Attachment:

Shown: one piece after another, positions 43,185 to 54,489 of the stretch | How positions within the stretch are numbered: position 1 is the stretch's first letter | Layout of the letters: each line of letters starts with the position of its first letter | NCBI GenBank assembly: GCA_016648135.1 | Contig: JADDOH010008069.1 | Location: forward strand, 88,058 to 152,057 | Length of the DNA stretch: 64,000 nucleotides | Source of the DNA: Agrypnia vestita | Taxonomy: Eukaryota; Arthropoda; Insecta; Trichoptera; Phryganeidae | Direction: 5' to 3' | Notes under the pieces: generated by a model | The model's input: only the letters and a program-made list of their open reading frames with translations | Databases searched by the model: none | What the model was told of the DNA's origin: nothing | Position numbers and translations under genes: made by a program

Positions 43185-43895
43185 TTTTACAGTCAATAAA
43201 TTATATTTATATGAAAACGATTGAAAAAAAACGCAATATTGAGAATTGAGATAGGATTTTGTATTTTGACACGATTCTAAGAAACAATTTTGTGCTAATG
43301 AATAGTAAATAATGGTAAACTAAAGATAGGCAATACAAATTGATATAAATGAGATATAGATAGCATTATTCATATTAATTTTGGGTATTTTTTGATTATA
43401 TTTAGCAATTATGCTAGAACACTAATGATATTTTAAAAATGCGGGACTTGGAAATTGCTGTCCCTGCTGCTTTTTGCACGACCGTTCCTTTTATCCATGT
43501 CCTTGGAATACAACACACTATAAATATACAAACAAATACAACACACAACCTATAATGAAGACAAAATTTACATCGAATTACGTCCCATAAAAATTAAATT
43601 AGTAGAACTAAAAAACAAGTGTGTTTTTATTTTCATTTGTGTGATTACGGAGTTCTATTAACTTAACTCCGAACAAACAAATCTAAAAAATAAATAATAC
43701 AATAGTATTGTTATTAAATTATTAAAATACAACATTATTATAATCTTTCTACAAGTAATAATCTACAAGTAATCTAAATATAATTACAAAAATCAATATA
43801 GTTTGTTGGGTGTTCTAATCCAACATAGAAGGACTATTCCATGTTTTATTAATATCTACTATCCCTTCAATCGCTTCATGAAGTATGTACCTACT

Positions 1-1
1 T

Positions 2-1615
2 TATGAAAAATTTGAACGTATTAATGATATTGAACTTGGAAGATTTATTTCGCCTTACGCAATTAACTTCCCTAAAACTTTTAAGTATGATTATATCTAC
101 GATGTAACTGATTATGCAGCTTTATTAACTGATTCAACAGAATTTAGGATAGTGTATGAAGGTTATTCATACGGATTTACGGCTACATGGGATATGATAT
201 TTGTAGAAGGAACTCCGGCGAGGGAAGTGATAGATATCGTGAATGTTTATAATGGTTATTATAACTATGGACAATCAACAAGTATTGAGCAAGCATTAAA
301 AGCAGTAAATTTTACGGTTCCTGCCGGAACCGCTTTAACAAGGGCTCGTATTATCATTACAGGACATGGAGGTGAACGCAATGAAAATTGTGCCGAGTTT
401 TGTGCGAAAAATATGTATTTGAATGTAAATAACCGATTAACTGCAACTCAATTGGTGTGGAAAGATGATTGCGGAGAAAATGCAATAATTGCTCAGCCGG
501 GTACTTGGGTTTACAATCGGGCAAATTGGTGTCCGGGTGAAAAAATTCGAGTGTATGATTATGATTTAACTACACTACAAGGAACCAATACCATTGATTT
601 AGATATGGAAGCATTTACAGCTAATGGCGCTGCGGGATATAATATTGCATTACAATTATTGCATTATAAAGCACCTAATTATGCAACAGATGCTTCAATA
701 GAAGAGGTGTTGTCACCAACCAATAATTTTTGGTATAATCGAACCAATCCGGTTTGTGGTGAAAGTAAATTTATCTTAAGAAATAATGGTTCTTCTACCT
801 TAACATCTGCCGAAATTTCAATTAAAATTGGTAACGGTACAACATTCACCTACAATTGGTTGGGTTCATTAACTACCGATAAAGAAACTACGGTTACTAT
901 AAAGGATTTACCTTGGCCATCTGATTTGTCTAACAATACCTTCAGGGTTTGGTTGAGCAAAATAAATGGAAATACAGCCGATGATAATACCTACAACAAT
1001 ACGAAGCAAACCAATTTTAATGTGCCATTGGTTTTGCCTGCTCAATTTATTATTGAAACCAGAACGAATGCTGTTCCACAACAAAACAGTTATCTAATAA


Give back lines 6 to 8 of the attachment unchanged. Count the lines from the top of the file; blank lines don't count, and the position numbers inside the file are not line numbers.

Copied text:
43401 TTTAGCAATTATGCTAGAACACTAATGATATTTTAAAAATGCGGGACTTGGAAATTGCTGTCCCTGCTGCTTTTTGCACGACCGTTCCTTTTATCCATGT
43501 CCTTGGAATACAACACACTATAAATATACAAACAAATACAACACACAACCTATAATGAAGACAAAATTTACATCGAATTACGTCCCATAAAAATTAAATT
43601 AGTAGAACTAAAAAACAAGTGTGTTTTTATTTTCATTTGTGTGATTACGGAGTTCTATTAACTTAACTCCGAACAAACAAATCTAAAAAATAAATAATAC